Labyrinth by Kate Mosse
Published by Berkley Books on February 6, 2007 (first published 2005)
Series: Languedoc, #1
Genre(s): fiction, historical fiction, mystery
Format & Length: paperback, 515
Find on Goodreads
In the Pyrenees mountains near Carcassonne, Alice, a volunteer at an archaeological dig, stumbles into a cave and makes a startling discovery-two crumbling skeletons, strange writings on the walls, and the pattern of a labyrinth. Eight hundred years earlier, on the eve of a brutal crusade that will rip apart southern France, a young woman named Alais is given a ring and a mysterious book for safekeeping by her father. The book, he says, contains the secret of the true Grail, and the ring, inscribed with a labyrinth, will identify a guardian of the Grail. Now, as crusading armies gather outside the city walls of Carcassonne, it will take a tremendous sacrifice to keep the secret of the labyrinth safe.
This was not my first time reading Labyrinth. I remember having read it about ten years ago but couldn’t recall any specifics about the story. I do recall finishing it in the middle of the night and immediately turning to google to find out more about the book and its author, so it clearly made quite an impression on me. After sitting on my shelf for some time, I decided it was time for a reread. And I’m happy to report that I enjoyed it just as much this time around!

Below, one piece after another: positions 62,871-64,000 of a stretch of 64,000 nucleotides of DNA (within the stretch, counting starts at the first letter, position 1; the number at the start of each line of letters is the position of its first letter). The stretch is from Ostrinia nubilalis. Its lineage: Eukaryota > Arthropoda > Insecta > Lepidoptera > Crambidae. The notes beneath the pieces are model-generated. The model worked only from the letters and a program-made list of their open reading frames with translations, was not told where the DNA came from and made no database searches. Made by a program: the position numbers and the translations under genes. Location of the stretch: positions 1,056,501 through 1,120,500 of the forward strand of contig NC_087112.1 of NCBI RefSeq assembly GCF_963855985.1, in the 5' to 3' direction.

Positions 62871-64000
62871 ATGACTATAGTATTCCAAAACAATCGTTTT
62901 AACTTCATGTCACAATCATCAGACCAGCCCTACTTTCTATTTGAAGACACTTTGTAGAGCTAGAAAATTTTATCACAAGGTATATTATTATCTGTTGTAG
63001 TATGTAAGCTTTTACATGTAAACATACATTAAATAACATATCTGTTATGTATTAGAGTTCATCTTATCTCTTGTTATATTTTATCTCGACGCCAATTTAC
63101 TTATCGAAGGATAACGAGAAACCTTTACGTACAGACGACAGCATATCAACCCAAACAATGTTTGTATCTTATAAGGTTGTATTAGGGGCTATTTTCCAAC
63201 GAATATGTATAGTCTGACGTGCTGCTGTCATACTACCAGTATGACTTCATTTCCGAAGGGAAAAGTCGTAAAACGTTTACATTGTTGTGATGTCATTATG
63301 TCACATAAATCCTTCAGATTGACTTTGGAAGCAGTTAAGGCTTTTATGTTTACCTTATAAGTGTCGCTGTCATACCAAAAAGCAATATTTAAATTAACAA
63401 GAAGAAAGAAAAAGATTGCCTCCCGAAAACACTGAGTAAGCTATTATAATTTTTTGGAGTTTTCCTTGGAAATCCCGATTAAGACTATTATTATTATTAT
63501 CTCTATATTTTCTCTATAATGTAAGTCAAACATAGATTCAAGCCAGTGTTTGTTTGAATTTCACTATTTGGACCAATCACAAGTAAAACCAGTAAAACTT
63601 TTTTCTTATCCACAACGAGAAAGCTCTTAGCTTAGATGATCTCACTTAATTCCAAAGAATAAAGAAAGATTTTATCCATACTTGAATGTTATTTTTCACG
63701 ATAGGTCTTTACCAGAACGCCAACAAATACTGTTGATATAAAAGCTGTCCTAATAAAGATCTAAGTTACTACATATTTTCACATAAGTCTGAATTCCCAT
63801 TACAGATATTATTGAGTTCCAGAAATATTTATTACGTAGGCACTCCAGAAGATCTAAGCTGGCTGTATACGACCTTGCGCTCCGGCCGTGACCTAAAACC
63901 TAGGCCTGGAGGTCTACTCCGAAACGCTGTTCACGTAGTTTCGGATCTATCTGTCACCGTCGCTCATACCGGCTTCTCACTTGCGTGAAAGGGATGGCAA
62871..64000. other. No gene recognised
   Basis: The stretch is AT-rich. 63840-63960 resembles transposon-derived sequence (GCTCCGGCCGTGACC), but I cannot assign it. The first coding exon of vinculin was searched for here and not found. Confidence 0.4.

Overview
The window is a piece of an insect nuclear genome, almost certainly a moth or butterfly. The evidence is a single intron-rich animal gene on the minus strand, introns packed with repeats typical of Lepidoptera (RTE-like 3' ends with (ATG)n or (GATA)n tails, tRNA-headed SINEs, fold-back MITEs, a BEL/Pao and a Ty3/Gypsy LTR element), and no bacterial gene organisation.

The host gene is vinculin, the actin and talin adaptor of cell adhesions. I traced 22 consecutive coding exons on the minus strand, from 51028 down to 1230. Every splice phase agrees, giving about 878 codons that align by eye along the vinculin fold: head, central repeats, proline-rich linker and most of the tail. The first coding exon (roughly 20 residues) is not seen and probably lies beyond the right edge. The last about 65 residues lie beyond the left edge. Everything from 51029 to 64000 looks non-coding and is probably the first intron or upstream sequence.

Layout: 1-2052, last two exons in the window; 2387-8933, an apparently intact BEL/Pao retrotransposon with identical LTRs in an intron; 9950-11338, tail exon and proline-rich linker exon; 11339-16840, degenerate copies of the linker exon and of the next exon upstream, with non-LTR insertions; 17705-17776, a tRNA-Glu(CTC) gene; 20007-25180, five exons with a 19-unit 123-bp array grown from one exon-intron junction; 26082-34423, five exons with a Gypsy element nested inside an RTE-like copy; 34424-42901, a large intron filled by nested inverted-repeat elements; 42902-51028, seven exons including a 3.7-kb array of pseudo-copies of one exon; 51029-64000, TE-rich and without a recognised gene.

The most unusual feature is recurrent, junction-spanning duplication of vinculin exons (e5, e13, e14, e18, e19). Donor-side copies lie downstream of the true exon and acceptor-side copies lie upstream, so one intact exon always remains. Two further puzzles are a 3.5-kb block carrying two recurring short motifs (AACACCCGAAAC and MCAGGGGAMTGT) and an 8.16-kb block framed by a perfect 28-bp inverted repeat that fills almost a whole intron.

“What will happen will happen.”
Labyrinth follows the stories of two young women in different time periods, Alice in the present and Alais in the 1200s. It weaves them together nicely and both timelines were intriguing; I found that each time it switched from one to the other I couldn’t decide which I was more excited to read. The two main characters have an interesting (and slightly supernatural, although I hesitate to call this fantasy) connection that added just a bit more to the intrigue of this plot driven tale.
Mosse clearly did a significant amount of research for the historical aspects of this story. To be fair, I don’t have much prior knowledge about the Medieval time period and couldn’t personally tell the fact from fiction, but I did enjoy how she brought the two together. This style of storytelling and the focus on the quest for the Grail reminds me strongly of The Da Vinci Code (and I’m sure I’m not the first to make that comparison). However, they go about it in different manners and with very distinct writing voices.
“Through the shared stories of our past, we do not die.”
My biggest issue with Labyrinth was that it was a bit long for what it was and could have used some additional editing. There were also a few subplots that weren’t as fully wrapped up as I would have liked. That being said, this still kept me entertained and engaged. I’d recommend this for readers who like dual timeline stories that attempt to uncover some long-hidden truth about historical artifacts.